You can generate a SHA256 hash.
I can also generate md5, sha1... my own hash algorithm. But the question is: what or who will verify the hash when my swf file will be compromised ? User ? Flashplayer ? Browser ? Another swf file (can be compromised too) ?
I don’t think there is a perfect solution. You can only make it more difficult to get hacked.
Usually, folks implement security by making sure they don’t serve data to swfs not served from their domain. Then it doesn’t matter if you are running a hacked swf.
I can't agree that hacked swf is not problem. The problem may be, if attacker add logger into swf which store users activity to other server. It can wait and log users credentials or modify users inputs, it can also be a proxy - I can imagine many scenerios. When you're talking about games, banners... ofcourse, it doesn't matter. But on banking or goverment field this could be a big problem.
OK, so options are:
1) Belive in https/ssl
2) Obfuscate swf the code to prevent decompilling
3) Create a heavy obfuscated loader, which will load other modules and verify its hashes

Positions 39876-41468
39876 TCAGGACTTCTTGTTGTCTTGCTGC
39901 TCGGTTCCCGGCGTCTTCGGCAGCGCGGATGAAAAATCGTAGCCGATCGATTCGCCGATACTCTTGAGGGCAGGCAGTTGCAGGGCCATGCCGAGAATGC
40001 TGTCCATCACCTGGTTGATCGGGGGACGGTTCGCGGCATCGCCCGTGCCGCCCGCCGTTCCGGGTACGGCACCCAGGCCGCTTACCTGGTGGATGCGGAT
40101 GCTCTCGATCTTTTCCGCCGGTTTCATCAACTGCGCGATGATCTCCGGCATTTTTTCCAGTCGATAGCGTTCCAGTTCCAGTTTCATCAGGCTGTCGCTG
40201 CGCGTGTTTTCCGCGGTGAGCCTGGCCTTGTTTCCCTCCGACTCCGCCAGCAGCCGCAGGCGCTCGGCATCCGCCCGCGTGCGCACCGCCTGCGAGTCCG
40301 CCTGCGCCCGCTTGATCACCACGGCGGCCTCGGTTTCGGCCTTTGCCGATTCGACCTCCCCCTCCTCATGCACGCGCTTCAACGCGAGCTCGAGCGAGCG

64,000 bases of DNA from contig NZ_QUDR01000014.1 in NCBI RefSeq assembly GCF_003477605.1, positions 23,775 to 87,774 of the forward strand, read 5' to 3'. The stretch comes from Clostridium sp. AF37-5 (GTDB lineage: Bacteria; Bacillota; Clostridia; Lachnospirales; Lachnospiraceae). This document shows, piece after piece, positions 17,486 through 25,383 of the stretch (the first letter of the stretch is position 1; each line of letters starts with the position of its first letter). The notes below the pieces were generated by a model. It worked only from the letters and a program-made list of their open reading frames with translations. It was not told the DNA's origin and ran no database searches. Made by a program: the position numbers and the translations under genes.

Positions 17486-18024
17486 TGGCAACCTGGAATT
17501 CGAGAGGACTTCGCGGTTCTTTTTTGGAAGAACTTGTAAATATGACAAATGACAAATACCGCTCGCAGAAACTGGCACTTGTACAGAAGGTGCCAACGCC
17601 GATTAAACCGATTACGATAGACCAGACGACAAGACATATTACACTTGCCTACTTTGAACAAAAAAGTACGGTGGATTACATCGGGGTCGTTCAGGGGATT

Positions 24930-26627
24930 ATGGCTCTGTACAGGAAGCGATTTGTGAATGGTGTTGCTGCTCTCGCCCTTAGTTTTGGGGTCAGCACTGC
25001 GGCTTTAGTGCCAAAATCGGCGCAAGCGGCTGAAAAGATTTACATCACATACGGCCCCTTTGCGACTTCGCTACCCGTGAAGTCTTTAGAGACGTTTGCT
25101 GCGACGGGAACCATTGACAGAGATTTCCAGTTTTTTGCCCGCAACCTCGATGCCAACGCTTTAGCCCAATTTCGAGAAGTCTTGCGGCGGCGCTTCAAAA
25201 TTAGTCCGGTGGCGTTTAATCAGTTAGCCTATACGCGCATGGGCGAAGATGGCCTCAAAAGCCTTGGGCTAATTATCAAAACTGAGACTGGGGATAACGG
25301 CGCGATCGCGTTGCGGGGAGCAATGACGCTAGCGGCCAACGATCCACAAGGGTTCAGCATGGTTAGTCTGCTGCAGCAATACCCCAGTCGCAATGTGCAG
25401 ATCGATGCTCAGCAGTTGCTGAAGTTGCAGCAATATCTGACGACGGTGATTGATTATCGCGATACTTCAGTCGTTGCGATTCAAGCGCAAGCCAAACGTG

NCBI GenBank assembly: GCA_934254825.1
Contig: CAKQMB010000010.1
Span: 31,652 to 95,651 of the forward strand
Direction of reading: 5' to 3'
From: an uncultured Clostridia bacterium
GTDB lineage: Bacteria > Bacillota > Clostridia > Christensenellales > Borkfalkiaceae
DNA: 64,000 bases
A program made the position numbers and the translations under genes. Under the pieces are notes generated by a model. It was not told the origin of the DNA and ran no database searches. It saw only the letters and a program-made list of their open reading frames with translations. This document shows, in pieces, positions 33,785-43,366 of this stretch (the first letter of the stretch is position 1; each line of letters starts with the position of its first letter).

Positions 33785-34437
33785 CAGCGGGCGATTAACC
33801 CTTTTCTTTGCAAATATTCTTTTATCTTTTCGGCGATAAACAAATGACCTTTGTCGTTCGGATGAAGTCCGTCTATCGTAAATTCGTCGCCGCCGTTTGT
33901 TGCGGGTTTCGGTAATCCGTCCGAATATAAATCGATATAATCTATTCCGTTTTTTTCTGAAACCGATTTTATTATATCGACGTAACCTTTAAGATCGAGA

5) maybe something like 3) or 4) exists, so usage of proprietary solution
Any others ?
The classic simple configuration works as follows and assumes the goal of the SWF is to display and possibly edit important information on a server.
1. Server at www.mycompany.com
2. SWF at www.mycompany.com/myapp/myswf.swf
3. Wrapper html at www.mycompany.com/myapp/myswf.html
The idea is that your users should be using myswf.html to load myswf.swf and call the server at www.mycompany.com. Unless you have a breach in your server security, anybody who copies your swf and hacks it would theoretically need to host that swf on a different server, such as www.evil.com. There is hopefully no way for the evil person to install the evil swf on your server. Therefore, the best the evil person can do is send a potential victim a link that may read as www.mycompany.com/myapp/myswf.html but actually links to the swf at www.evil.com. IOW, they’d embed a link like this:
This would in turn load the hacked swf at www.evil.com/myapp/myhackedswf.swf. The way Flash Player Security works, when the hacked swf tries to access the server at www.mycompany.com, the player will first check for a crossdomain.xml somewhere on www.mycompany.com. If that crossdomain.xml file does not permit access from www.evil.com, the request for data is denied, effectively neutering the hacked swf.
This scenario seems to be secure enough for banks, governments and large institutions, otherwise, Flash Player would not be used for any serious web applications.
No matter what you do to the SWF itself, or the wrapper that loads it, if someone fools the user to logging in to a completely different server/swf pair, they can certainly steal credentials.